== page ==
The Cossatot River, indian for Skull Crusher. Lots of area folks are familiar with the river, but not a lot of folks have seen it when the river is high and extreme kayakers come from all over to run these rapids.
Here is what Wikipedia says about the Cossatot:
Cossatot comes from an Indian term which translates roughly to skull crusher. The Cossatot is known as a difficult (class II – IV+) whitewater stream to canoeists andkayakers and a section at Cossatot Falls in Howard County, Arkansas has been called “the most challenging section of whitewater between the Smokies and the Rockies,” though there are many more challenging runs in the state of Arkansas, such as Richland Creek, Crooked Creek or the Upper Buffalo (Hailstone run). An 11-mile (18-km) section including Cossatot Falls is designated as the Cossatot River State Park-Natural Area. Cossatot Falls is a series of back-to-back class III-IV+ rapids that drops around 40 feet in 1/8 of a mile. Rapid names are Cossatosser (class II+), Eye Opener, B.M.F. (class III), Washing Machine (class IV+), Whiplash, (class III+), and Shoulderbone (class II), with Deer Camp Rapid (class III), Devil’s Hollow Rapid (class III+), and Devil’s Hollow Falls (class IV) located downstream of the Falls area. Zigzag (Class III) and the Esses (class III) are other notable rapids on the Cossatot, located above the Falls. Whitewater rapid classes vary depending on water level. At certain higher levels near flood state, almost all of the Cossatot Falls turn into one long rapid.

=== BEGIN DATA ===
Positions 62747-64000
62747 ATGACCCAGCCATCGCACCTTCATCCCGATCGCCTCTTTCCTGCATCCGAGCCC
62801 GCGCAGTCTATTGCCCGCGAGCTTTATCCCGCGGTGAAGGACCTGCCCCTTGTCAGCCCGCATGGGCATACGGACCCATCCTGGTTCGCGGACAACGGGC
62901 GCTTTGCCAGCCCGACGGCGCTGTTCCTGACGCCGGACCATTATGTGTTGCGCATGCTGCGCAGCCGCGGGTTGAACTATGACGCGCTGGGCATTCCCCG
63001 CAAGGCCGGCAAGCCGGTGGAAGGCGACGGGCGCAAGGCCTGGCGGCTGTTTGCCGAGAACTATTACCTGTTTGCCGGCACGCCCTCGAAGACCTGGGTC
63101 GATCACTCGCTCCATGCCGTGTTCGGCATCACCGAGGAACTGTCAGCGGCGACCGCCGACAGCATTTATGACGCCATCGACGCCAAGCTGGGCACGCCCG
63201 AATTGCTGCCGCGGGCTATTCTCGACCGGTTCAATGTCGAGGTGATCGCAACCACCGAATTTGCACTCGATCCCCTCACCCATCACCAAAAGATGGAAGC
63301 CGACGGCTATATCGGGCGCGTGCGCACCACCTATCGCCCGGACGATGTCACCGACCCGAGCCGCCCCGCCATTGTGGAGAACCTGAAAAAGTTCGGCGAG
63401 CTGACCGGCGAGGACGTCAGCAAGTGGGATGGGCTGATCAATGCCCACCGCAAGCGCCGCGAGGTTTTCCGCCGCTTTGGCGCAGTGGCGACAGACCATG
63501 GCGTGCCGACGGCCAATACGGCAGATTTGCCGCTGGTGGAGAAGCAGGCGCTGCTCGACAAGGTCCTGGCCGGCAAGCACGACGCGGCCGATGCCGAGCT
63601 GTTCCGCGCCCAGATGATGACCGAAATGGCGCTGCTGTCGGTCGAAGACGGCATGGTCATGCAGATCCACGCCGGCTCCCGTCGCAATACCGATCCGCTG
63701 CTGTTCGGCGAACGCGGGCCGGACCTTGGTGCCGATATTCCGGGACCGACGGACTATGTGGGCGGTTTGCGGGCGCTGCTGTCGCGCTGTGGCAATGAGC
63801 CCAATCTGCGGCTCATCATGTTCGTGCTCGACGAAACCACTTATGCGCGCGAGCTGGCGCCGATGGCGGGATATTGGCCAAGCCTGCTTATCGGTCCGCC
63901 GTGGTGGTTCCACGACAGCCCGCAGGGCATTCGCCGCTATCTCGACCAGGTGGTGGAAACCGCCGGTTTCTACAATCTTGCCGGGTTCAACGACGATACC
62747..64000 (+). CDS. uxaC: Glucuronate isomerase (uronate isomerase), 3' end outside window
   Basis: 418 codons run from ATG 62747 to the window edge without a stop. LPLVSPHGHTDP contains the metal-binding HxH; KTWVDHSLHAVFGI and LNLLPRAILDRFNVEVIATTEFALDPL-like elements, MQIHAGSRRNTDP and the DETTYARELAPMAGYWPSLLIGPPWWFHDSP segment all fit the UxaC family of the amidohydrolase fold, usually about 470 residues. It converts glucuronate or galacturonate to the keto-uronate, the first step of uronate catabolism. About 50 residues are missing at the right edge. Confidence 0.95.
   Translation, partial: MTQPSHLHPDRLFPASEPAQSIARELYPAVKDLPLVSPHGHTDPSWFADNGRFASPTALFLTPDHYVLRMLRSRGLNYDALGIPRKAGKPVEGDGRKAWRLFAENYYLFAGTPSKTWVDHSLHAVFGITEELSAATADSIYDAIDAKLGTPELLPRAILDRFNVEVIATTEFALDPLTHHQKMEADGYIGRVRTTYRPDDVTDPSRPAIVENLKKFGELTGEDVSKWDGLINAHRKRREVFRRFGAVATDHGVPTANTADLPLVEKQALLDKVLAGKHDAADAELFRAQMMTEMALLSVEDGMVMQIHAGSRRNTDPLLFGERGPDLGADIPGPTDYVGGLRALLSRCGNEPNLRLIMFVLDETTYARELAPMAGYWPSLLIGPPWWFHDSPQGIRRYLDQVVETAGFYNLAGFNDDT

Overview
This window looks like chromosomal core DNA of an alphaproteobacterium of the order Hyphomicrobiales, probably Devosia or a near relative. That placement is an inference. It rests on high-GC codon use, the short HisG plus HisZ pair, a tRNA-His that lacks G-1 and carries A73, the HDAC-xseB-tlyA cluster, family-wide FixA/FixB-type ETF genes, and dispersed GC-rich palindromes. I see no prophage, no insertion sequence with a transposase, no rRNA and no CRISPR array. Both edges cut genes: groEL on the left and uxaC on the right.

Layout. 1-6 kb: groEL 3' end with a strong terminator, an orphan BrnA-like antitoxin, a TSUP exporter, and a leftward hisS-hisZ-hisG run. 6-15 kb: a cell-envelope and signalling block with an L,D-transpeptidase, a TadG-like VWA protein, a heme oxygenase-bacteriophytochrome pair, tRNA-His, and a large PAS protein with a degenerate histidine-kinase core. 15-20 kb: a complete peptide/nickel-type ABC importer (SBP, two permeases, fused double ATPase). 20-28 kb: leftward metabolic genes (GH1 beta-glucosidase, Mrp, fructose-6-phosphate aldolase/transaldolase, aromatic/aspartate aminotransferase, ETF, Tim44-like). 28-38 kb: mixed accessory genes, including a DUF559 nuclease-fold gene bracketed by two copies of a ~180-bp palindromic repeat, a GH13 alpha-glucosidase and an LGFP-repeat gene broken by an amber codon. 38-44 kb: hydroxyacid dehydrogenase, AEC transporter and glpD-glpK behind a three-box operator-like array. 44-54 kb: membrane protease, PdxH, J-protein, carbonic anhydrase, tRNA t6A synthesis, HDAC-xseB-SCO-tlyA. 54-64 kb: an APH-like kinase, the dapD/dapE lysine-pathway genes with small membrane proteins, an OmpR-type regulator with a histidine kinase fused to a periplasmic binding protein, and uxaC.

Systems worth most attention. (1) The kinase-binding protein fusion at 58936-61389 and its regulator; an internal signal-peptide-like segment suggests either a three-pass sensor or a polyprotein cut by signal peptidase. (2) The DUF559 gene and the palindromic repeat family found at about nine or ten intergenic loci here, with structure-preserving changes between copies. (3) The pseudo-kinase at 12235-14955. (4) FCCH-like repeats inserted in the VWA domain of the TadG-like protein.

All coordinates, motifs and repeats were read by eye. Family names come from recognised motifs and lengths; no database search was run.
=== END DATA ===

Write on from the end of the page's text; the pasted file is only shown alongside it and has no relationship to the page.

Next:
The Cossatot begins in the Ouachita Mountains southeast of Mena, Arkansas. The river flows through the Ouachita National Forest and then in a generally southerly direction until it empties into Gillham Lake. After exiting Gillham Lake the river becomes leisurely until it joins with the Little River at the site where it empties into Millwood Lake.
Camping sites are located near the Cossatot Falls area, and at the nearby Brushy Creek Recreation area.
The Cossatot is listed as a National Wild and Scenic River and an Arkansas Natural and Scenic River.
Video of kayaking the Cossatot River at 8+ feet from Lance Jones/Vimeo:
For those that have never used a Kayak, it can be awesome with the right preparation, and frustrating without some patience. We heard from Chris Cole at NatureSportCentral.com, and got permission to share a link to his comprehensive “BEGINNERS GUIDE TO KAYAKING“.